This is the question of questions, the ultimate mystery--and
astronomy has given us at least one big piece of the answer.
Some 13.7 billion years ago, according to the best available evidence,
the universe sprang to life in a single, vast eruption known as
the big bang. Everything was born in that instant--matter,
energy, space and even time itself, all ballooning outward from
an infinitesimal point. The universe has been expanding and cooling
ever since. And slowly, over those billions of years, the primordial
matter that emerged from the big bang has been organizing itself
into galaxies, stars, planets and most recently, us.
Astronomers have also been able to fill in this cosmic
story with quite a few details.
(University of California, Los Angeles (UCLA), cosmologist Ned Wright offers an advanced online tutorial.)
Within the first few minutes after the big bang, for example,
the expanding universe had cooled enough for simple atomic nuclei
to form, rather like water droplets condensing out of a fog.
This was the origin of light elements such as hydrogen and helium.
(Heavier elements such as carbon, iron and uranium would form
much later, inside of stars.)
Then, after another 380,000 years of expansion, temperatures fell
to the point where those nuclei could combine with free-floating
electrons. The result was a thin haze of stable atoms, mostly hydrogen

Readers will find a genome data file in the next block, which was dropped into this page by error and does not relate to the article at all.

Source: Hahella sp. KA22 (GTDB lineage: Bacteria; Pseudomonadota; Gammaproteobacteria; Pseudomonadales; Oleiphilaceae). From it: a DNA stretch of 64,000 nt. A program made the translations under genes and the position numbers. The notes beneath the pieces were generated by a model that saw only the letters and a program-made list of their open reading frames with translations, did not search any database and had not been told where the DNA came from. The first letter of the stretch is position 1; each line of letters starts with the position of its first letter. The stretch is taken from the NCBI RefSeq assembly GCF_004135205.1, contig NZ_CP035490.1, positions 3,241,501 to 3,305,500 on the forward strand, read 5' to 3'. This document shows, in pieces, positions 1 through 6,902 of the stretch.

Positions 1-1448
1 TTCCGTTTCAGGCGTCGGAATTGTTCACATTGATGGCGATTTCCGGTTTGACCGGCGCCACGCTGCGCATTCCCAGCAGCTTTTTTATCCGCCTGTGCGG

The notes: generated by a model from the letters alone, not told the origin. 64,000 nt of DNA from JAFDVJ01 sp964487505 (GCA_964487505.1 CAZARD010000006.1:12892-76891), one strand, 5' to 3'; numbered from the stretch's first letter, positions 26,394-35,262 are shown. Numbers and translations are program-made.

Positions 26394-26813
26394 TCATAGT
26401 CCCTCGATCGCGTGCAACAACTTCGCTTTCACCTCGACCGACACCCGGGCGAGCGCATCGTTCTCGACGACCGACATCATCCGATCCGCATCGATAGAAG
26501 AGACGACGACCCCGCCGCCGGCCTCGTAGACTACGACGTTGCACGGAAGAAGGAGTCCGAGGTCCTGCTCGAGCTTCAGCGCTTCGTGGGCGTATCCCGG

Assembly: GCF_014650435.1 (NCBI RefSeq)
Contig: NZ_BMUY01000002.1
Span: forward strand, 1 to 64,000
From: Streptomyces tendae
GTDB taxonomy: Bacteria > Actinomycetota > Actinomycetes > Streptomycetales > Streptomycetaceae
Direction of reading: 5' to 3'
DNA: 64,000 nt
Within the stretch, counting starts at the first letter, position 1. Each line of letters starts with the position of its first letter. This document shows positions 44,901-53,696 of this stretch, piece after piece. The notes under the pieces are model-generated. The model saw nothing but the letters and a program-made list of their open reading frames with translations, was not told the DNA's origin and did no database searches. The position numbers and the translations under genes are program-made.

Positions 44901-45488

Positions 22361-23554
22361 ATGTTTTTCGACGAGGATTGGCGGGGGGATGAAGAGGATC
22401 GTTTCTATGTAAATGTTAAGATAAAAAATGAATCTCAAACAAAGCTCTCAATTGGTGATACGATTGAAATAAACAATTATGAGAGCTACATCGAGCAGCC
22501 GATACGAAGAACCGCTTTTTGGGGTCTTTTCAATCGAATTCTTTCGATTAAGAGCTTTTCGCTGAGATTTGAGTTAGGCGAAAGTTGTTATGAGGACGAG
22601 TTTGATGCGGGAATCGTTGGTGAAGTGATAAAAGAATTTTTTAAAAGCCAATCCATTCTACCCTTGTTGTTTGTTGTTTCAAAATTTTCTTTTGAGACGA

and helium gas, plus a kind of afterglow that’s been streaming
through the universe ever since. This microwave
background radiation, as it’s known, has provided astronomers
with an immense amount of information about conditions in the very
early universe. Indeed, they continue to study it with every
instrument at their command. One prime example is the NSF-funded BOOMERANG experiment,
in which high-altitude balloons have been carrying a series of
microwave telescopes aloft over Antarctica since 1998. Another
is NASA’s WMAP satellite,
which has been mapping the microwave background in unprecedented
detail since its launch in 2001.
Ironically enough, however, astronomers’ very success at filling
in the details of the big bang story has forced them to confront
a new mystery: a profound gap in our understanding of matter and
What Is the Universe
Made of, and How Does It Work? [Next]